I don't have the time or the energy to write about the global Amick family, so I will follow Johan Georg's children from Pennsylvania down to Pendleton County, Virginia, and then on to Anglin's Creek in Nicholas County. Henry Amick, grandson of Johan Georg, left Bucks County around 1790 to move his family to Pendleton County. He had served in the militia in the Revolutionary War, operated his father's mill when he inherited it, and had at least three children by the time of his move. His son, Jacob Amick, Sr., was born in Pennsylvania in 1789; another son, John, was born 6 September 1790 in Pendleton County.
|Certificate awarding 40 acres to Jacob Amick|
for service in the War of 1812. From www.fold3.com.
On 5 June 1814, three months before he enlisted in the militia, Jacob married Rachel Shroyer in Pendleton County. Rachel is reported to have been born in 1797 near Dahmer in Pendleton County. Things may have been a little crowded on the Amick homeplace. After Jacob's mother died about 1809, his father married a woman, supposedly much younger than he was, about 1810. They had a daughter shortly after. The 1810 census in Pendleton County shows Henry "Eamick" with five children younger than five years, one daughter age 10-15, three sons ages 16-25, and both a man and a woman older than 45 years (Henry and his new wife, Catharine).
Jacob's brother, Nicholas, had left about 1797 for Kentucky, and in the years after their mother's death, several of the other Amick children began moving on. Children of Henry and Barbara Amick relocated to Nicholas County, WV, Fayette County, WV, Atchison Co., Kansas, and Spencer County, Indiana. Henry Amick, Jr.(on the 1820 Pendleton County census) followed his brothers to Nicholas County, but he was not found in county records in later years.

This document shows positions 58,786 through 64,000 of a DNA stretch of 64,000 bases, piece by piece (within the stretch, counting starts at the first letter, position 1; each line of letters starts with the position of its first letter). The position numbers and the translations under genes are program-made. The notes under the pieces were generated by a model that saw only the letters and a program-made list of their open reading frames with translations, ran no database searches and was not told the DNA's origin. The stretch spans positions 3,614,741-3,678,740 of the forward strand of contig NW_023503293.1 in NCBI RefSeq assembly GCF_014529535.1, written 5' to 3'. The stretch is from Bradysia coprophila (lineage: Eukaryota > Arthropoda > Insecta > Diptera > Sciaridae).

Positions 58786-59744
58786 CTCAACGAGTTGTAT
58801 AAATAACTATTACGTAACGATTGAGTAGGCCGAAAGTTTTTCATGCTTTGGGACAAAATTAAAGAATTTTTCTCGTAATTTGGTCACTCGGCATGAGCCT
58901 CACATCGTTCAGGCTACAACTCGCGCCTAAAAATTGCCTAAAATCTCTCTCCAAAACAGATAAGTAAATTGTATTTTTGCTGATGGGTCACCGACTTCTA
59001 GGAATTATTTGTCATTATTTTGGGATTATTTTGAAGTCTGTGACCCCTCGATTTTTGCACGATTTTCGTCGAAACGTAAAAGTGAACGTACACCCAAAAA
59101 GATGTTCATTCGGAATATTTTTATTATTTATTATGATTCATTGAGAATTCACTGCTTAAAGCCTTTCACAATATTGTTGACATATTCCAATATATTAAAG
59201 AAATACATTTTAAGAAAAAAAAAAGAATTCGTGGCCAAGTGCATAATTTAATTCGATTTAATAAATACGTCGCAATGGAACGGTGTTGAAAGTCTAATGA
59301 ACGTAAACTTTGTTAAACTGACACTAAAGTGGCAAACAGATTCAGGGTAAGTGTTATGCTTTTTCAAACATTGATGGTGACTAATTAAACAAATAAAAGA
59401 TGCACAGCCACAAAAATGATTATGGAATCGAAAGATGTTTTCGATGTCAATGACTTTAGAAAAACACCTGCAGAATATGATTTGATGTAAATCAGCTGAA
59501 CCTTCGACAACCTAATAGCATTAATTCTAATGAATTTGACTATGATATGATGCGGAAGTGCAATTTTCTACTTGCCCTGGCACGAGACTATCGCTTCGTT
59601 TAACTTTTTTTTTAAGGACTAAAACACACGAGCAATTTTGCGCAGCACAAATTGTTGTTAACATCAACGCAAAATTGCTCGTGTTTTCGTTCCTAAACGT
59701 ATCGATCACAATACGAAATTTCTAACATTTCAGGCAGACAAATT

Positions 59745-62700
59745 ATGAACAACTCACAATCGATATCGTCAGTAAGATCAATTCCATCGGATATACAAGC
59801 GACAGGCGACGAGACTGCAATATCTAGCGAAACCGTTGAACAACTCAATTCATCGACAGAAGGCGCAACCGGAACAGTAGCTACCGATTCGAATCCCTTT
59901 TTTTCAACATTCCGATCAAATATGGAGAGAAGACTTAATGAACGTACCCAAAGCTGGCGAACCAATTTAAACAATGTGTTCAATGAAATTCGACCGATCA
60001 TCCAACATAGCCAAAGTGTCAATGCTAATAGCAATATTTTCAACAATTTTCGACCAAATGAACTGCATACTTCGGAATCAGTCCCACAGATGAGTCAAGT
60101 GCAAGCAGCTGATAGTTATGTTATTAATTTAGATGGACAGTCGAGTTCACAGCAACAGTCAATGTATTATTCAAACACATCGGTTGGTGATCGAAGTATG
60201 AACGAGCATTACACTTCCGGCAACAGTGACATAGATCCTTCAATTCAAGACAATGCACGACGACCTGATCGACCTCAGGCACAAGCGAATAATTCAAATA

Nicholas County was formed in 1818 from parts of Greenbrier, Kanawha, and Randolph Counties. Both John and Jacob Amick are listed on the Nicholas County census in 1820. Jacob Amick is found on the 1830 census, which was enumerated on June 1 of that year, in BOTH Pendleton and Nicholas County (his father, Henry, is also listed in the 1830 Pendleton census). The 1830 Nicholas County census lists John Amick and John Amick, Sr.
Jacob received a land grant of 80 acres there on 20 June 1823. Other land grants were awarded on 7 June 1824 (325 acres, including improvements where Jacob Amick lived and adjacent to land of John Amick), 8 September 1824 (100 acres) and 11 April 1825 (73 acres). Jacob also purchased land from Henry Eye (100 acres) on 1 March 1829. As late as 31 August 1846, Jacob received a land grant of 200 acres in Fayette and Greenbrier Counties (recorded in Nicholas County) on both sides of Meadow River which included a small improvement and a mill above the mouth of Anglin's Creek.
Jacob and Rachel had nine children, five of whom were born in Pendleton County:
1) John Amick, born 1815
2) Samuel Amick, born 1816
3) Henry Amick, born 1 November 1817
4) Rachel Amick, born 1824
5) Jacob Amick, Jr., born 1826
6) Arthur Amick, born 3 March 1833 (twin)
7) Mary Amick, born 3 March 1833 (twin)
8) Elizabeth Amick, birth date unknown
9) Catherine Amick, birth date unknown.
The Jacob Amick family is found on the 1840 census in Nicholas County, with Jacob listed as being between 50 and 60 years old. He has a total of seven children. On the same page of the census is found John Amick, Sr. and John M. Amick. By 1850 the Nicholas County census reports that Jacob Amick, 62 years old, lives with his wife, Rachael, and their children, Jacob, Rachael, and Polly (Mary). His son, Henry, lives next to them with his wife, Jane, and son, Jacob, who is one year old.
Numerous affidavits on the pension application of Rachael Amick in 1876 and again in 1887, when she lost her pension certificate and had to reapply, state that Jacob Amick, Sr. died 6 September 1859. They swore to it! But on the 1860 census we find Jacob and Rachael Amick; he is age 65, and she is age 60. No children live with them, but all of their neighbors are Amicks, including their son, Jacob Amick, Jr. The census is to include those people living in the home as of June 1, 1860; even if the count includes someone who had died in the last 30 days, Jacob would not have been included if he had died 6 September 1859. I'm not sure how the witnesses in Rachael's pension application could not have remembered whether Jacob had died before or after the Civil War, but his death is listed in the Nicholas County records as having died in September 1868, as reported by his son, Jacob Amick, Jr. Jacob's burial place has not ever been found, but it's believed that he was buried near the mill on Anglin's Creek. W. D. Amick, who lives at Runa, says that he has looked extensively on that side of Anglin's Creek, and he has not been able to find any evidence of a grave in the dense woods.